Gifting Appreciated Stock

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By Roy Lewis
May 31, 2002

We've discussed "income shifting" many times, but gifting appreciated and depreciated stock and securities still confuses some folks.

Basically, if you can find ways to move income that would be taxable to you (at your higher tax bracket) to your children, the entire family will benefit. This technique works brilliantly even if you have parents you support in one way or another who are in a lower tax bracket than yours.

You are "shifting" your income from a higher bracket to a lower bracket. Is it legal? Sure, when done correctly. Does the IRS like it? Not necessarily, which is why the kiddie tax rules (among others) were put into place. But as long as you do the right things and stay within the law, Uncle Sam is at your mercy for a change.

This technique works for property other than stocks and securities, but we'll focus on stocks in this article.

What you need to know
If you receive (or give) stocks as a gift, you must know (or provide) the following information:

  • The donor's tax basis (cost basis) for the stock
  • The fair market value of the stock on the date of the gift
  • The amount of any gift tax paid by the donor on the appreciation of the property

Why? Because the recipient's tax basis in the gifted stock will depend on the donor's tax basis and the fair market value on the date of the gift. A simple letter from the donor to the recipient, with a copy of the original stock purchase confirmation attached, will give the recipient all of the information needed to correctly compute any gain or loss on the shares when the stock is finally sold.

I can't tell you how many questions we see on the Tax Strategies discussion board wondering how to obtain the basis of gifted stock, long after the original donor has passed away or after the brokerage statements on the original purchase have been destroyed. It's a real nightmare. So, top off your wonderful gift by also providing the tax information the recipient will eventually need.

Gifts of appreciated property
At the time of the gift, if the fair market value of the stock is more than the donor's original cost basis, then the recipient's basis is the same as the donor's basis. If the donor was required to pay gift tax, the recipient's basis is increased by the amount of gift tax paid that is attributable to that gift.

Example:
Dad buys 100 shares of ABC stock for $5 per share and gives it to you as a gift several years later. On the date of the gift, the stock is valued at $15 per share. You sell it a few days later for $15 per share. Your capital gains are long-term, even though you only held the stock for a few days. This is because, when you are given a stock gift, not only do you keep the donor's basis, but you also keep the donor's holding period. So, you'd report this transaction on Schedule D using Dad's original purchase date, the sale date when you sold the stock (a few days after the gift), and recognizing a long-term gain of $1,000.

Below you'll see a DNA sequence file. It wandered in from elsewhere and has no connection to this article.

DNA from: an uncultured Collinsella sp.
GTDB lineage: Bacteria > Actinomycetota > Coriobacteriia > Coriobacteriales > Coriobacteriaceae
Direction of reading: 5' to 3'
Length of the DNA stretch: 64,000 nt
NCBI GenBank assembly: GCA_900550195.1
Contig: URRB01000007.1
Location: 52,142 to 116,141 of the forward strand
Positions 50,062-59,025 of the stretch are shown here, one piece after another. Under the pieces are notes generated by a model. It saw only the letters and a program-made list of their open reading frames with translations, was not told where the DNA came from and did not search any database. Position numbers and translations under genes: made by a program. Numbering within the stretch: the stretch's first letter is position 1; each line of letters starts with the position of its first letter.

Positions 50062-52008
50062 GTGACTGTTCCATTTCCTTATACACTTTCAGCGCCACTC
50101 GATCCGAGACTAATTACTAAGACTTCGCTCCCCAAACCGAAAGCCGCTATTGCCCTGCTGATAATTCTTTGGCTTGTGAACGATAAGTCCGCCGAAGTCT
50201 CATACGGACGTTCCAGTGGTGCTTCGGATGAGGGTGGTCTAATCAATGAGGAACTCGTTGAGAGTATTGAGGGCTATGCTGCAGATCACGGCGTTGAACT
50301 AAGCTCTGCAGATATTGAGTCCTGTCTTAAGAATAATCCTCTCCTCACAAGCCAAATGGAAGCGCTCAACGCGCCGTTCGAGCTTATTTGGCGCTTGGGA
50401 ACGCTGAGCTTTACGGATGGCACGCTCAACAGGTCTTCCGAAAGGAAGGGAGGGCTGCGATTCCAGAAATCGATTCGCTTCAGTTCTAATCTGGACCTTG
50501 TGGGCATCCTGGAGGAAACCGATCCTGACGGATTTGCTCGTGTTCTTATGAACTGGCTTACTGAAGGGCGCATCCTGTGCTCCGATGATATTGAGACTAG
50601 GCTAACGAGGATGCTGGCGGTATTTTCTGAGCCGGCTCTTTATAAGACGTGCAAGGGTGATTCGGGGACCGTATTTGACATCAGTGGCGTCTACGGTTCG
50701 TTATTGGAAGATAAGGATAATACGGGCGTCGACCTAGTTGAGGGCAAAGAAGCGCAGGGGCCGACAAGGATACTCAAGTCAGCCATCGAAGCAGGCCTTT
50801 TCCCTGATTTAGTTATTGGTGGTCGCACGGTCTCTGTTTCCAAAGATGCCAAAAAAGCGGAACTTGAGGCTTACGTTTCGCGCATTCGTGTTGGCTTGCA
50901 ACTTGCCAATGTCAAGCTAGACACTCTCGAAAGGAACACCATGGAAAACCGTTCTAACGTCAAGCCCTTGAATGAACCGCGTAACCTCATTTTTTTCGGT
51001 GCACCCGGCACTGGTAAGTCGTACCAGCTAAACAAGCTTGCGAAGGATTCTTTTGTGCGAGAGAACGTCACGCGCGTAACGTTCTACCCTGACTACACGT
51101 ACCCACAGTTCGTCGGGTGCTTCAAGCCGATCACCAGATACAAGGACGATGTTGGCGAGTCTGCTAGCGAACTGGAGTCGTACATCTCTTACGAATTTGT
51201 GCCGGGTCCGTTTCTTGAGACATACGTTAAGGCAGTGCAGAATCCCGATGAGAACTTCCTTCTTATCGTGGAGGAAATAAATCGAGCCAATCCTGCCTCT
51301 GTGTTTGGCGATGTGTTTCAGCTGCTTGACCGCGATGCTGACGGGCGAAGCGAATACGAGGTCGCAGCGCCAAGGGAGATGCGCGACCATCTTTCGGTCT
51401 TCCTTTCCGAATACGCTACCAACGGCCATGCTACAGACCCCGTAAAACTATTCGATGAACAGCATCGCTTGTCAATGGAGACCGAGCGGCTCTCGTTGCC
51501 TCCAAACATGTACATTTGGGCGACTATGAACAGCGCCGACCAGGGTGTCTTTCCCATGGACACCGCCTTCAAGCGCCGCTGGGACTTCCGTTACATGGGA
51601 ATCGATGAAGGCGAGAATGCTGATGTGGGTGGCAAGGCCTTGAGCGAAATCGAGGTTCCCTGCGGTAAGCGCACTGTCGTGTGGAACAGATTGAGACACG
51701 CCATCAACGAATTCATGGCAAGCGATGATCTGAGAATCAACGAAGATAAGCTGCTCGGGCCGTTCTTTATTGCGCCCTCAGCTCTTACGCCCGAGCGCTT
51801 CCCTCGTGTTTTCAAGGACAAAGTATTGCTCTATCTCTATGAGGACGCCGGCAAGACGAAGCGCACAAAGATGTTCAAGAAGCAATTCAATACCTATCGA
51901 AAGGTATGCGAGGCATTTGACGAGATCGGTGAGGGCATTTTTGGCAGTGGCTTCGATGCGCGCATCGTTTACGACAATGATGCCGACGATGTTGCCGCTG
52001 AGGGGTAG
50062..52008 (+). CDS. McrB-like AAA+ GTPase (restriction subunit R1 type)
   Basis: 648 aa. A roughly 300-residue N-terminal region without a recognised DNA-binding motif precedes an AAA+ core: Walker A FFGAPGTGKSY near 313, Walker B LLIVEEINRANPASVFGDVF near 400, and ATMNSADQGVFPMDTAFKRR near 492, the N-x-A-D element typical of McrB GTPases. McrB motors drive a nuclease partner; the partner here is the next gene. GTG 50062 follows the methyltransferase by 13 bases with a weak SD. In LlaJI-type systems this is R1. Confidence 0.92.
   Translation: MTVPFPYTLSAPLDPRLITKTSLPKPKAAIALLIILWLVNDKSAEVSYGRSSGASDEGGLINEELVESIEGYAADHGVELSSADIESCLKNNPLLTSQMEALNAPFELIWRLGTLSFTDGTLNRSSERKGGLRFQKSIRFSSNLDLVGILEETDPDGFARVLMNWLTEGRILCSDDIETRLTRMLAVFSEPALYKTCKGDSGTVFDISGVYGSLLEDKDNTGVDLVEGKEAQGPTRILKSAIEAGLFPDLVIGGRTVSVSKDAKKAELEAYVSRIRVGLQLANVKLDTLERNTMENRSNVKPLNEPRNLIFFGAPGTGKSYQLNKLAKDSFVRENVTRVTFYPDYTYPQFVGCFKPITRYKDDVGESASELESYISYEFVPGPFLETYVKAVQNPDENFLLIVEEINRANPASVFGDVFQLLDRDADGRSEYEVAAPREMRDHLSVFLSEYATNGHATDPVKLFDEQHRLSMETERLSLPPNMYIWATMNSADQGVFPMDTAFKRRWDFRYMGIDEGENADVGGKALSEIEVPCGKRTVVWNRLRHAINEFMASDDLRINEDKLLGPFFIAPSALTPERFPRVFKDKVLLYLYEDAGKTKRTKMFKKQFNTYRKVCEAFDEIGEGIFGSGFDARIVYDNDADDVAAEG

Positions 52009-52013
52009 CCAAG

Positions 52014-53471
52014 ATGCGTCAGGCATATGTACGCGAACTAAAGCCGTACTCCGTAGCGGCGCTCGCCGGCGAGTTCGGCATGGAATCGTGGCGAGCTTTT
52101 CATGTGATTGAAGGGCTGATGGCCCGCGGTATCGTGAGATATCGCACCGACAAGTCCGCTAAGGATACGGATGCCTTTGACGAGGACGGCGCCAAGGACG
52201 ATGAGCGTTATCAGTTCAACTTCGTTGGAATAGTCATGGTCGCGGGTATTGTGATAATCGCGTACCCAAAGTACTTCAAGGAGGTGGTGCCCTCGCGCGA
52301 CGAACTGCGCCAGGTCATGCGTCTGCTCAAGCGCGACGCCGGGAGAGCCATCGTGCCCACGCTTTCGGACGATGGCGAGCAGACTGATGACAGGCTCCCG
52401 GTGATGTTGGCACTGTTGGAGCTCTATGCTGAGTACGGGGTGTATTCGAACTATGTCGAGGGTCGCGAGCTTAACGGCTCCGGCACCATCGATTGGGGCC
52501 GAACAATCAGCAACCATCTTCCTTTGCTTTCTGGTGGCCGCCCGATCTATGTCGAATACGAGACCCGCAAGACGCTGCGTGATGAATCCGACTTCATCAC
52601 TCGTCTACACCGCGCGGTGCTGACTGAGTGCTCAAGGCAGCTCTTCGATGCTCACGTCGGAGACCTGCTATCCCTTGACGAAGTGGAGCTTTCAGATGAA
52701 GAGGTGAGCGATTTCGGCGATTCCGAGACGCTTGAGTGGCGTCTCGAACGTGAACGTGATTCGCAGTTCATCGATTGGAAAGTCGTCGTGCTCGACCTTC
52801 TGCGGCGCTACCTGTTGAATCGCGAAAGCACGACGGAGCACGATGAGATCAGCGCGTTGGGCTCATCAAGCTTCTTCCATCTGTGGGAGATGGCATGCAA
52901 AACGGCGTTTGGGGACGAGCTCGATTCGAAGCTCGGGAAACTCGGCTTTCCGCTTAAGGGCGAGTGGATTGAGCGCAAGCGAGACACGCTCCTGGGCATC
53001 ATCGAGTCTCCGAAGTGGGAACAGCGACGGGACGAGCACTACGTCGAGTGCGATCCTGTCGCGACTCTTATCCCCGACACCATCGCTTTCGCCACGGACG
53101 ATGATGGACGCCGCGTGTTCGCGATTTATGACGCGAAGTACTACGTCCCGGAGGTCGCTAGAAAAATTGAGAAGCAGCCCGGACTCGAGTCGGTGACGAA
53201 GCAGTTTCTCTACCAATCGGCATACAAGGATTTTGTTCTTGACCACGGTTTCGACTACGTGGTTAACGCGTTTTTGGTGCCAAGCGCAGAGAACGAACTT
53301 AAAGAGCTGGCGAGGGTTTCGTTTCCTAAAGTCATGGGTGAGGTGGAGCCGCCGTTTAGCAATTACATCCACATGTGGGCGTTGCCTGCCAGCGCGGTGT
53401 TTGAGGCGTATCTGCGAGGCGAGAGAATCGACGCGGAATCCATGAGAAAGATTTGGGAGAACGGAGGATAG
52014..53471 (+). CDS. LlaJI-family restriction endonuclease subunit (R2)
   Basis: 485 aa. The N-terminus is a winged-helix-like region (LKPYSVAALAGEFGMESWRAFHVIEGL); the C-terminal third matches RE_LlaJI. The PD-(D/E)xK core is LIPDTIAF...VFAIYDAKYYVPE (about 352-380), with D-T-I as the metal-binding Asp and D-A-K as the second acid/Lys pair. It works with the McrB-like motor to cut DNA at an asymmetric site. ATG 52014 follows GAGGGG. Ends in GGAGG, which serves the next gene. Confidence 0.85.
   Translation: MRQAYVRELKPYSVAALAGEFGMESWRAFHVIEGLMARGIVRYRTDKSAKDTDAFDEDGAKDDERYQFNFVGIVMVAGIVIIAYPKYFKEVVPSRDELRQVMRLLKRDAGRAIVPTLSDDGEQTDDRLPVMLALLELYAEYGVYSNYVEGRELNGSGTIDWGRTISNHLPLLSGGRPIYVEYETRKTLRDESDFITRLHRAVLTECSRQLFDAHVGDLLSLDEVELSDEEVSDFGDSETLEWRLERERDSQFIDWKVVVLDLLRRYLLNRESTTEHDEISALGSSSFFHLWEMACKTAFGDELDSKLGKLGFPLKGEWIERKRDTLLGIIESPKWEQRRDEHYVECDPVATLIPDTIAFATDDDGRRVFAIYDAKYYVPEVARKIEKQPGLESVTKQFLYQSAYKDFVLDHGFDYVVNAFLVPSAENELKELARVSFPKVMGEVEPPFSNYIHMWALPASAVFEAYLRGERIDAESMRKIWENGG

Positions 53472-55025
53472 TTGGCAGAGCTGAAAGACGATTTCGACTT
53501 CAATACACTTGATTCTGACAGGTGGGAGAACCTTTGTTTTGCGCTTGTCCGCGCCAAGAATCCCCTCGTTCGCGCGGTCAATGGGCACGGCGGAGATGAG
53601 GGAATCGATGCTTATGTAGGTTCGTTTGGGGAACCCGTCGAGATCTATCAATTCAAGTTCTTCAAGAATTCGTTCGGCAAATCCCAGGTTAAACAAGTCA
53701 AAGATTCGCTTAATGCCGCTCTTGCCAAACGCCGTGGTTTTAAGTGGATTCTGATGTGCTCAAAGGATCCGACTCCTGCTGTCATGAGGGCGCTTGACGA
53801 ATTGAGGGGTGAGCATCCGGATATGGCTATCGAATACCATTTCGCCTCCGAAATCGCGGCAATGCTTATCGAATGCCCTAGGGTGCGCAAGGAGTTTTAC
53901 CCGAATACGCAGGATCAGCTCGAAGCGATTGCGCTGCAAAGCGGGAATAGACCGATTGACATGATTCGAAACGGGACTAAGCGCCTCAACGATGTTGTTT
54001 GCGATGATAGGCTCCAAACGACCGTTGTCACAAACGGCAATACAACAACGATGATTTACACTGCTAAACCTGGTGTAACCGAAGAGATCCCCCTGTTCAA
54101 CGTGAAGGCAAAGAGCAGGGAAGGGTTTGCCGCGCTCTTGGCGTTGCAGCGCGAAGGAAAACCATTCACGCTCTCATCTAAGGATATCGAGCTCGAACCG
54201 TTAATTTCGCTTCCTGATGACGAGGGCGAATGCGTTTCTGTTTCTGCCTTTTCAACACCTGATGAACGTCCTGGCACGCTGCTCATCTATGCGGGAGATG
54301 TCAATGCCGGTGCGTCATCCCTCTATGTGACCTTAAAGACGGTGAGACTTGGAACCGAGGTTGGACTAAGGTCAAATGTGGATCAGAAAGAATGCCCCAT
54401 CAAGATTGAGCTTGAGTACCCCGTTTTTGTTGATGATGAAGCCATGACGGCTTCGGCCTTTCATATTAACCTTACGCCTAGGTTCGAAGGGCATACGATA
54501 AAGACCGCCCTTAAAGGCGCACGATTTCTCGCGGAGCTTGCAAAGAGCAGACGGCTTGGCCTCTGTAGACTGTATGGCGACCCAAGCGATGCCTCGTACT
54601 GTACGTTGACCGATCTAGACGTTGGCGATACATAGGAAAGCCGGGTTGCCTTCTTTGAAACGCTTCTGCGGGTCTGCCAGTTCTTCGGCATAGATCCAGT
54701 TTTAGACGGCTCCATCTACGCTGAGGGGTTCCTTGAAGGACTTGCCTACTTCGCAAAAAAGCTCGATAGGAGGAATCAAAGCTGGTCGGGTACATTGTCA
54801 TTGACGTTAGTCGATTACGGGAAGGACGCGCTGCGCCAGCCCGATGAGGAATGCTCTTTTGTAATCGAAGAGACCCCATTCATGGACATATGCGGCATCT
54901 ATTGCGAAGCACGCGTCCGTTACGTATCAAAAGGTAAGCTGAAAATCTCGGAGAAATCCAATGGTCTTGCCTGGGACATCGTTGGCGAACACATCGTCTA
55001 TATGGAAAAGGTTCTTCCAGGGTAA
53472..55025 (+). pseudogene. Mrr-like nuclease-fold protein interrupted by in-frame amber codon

Using a gift to save taxes: You bought 500 shares of XYZ for $20 per share several years ago. The stock is now worth $30 per share. You want to help Mom out with a financial need, so you give her 300 of the shares.

You have gifted stock worth $9,000 (300 times $30), so you're safely below the $11,000 annual gift tax exclusion limit (more on gift tax limits later). The basis of the shares in Mom's hands is $20 per share, your initial cost basis. If she turns around and sells the stock for $30, she will have a gain of $3,000 (300 times $10) that will be taxable to her.

If you are in the 27% tax bracket or higher, this $3,000 gain would likely cause you to pay taxes of $600 if you sell the stock (due to the 20% capital gains tax). But, if Mom is in the 15% bracket, she'll likely only pay, at most, $300 in taxes on the same gain, because the capital gains tax rates are lower for folks in the 15% bracket. If you held the stock for five years or longer, in fact, Mom will pay even less in capital gains taxes (8%) due to the superlong-term rates that went into effect on Jan. 1, 2001. So, if you were planning to give Mom the $9,000 anyway, doing it using appreciated stock only makes tax sense.